All Migrants to be forced to sign a "Participation Contract"
Any foreigners seeking to settle in a Dutch municipality will now be forced to sign a contract which states that they endorse the values of the Dutch constitution, and will uphold the rule of law in the Netherlands.
This is the plan put forward by Deputy Prime Minister and Minister of Social Affairs Lodewijk Asscher in an interview with the Volkskrant. Asscher, an MP for the PvdA, has set out his vision for a new agenda on integration in a report to the parliament.
Though the contract itself is likely to hold only symbolic value, especially towards citizens of the EU who have the right to settle without barriers, all nationalities will be required to sign, potentially as a pre-requisitie to registering with the local gemeente.
Asscher's vision is for a "warm and loving" but at the same time "strict and clear" path towards integration. He is concerned that permissiveness in policy has created problems, stating that, "there is even talk that we are becoming backward in our views towards homosexuality, Jews and women. We have to be clear about what it is that makes this land so great: the freedom to be yourself."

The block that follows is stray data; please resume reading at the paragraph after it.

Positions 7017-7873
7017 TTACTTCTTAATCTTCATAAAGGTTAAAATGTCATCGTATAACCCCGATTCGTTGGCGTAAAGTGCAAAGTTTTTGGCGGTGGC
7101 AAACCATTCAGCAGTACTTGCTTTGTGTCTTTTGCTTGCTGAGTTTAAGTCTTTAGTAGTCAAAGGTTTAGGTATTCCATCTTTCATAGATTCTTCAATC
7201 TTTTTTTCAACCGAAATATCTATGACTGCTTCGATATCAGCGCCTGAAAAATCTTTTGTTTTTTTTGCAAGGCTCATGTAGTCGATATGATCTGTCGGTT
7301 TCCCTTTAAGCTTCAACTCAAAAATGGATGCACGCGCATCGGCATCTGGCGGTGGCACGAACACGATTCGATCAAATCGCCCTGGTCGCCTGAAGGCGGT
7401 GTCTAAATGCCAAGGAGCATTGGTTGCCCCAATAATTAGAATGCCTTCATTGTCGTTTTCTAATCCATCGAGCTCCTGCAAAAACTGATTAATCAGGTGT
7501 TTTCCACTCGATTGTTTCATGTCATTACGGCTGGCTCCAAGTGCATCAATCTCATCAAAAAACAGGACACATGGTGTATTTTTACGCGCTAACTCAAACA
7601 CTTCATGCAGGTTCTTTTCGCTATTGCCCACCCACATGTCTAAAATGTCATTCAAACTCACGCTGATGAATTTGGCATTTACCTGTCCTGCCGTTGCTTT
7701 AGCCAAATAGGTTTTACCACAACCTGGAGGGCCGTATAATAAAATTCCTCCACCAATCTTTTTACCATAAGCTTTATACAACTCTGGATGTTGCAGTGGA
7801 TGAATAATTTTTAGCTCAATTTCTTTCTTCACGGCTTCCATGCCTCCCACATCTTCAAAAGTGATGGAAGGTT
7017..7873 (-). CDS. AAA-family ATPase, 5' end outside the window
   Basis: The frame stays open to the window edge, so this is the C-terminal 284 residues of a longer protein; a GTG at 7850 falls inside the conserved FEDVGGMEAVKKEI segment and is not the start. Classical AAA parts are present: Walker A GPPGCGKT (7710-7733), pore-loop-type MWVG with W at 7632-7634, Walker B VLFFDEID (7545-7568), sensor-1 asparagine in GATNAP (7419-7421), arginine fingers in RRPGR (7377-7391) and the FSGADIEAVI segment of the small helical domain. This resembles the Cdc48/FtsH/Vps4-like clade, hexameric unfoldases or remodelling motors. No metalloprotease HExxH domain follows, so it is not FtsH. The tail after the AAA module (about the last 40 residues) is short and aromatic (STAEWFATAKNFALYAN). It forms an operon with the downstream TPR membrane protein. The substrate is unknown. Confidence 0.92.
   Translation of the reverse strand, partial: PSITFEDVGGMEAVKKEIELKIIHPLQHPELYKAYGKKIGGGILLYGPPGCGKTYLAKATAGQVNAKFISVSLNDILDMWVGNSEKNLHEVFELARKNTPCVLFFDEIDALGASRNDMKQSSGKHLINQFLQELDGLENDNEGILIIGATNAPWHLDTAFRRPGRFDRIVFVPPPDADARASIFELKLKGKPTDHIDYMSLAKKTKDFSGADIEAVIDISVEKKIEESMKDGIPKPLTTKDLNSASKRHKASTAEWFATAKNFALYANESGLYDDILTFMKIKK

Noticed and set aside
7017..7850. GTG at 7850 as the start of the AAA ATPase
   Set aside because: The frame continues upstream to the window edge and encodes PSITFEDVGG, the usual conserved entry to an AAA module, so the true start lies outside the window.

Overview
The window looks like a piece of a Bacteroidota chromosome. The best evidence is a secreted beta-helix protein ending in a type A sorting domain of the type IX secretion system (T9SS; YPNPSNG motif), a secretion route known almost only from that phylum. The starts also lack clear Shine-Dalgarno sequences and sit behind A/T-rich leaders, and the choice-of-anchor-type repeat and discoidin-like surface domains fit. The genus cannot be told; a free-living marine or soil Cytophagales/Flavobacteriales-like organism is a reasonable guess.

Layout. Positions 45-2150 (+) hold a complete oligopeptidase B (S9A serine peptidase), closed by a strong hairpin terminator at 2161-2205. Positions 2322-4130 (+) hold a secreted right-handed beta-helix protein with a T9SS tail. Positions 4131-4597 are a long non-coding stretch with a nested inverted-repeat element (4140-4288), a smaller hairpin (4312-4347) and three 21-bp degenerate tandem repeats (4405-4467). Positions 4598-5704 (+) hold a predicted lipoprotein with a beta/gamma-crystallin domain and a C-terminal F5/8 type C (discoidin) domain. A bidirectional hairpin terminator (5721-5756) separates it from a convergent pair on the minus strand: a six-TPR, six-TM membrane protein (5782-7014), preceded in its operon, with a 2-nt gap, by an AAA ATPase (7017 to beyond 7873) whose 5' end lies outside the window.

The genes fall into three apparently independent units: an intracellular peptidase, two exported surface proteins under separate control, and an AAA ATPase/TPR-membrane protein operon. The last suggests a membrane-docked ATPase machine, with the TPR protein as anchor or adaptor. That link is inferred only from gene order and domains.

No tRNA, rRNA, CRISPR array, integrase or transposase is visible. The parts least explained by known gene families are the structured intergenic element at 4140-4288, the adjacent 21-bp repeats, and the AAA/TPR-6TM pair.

The minister's hope is that the contract will make sure immigrants are better aware of the norms and values in the country in which they live. He also wishes to extend the questions on the inburgeringsexam, which currently focuses more on language and practicalities, to include questions on Dutch values and societal norms.
It is necessary to pass the inburgeringsexam, or an equivalent diploma, in order to be eligible for Dutch citizenship.
Though the inburgeringsexam is obligatory for almost all non-EU nationals, the legality of forcing such a contract on EU nationals, and countries such as Turkey with which the EU has special agreements, is yet to be established.
The timing of this new policy is pertinent, though, in light of the recent news that there has been no notable progress in the inegration of non-Western immigrants into Dutch society.
Asscher is bullish in his optimism, however, and believes that the EU has placed too much emphasis on the free movement of workers in recent decades.
He hopes that his new vision will help bring the integration debate to and new plane so that we "stop explaining why it is failing. We need to set the standard".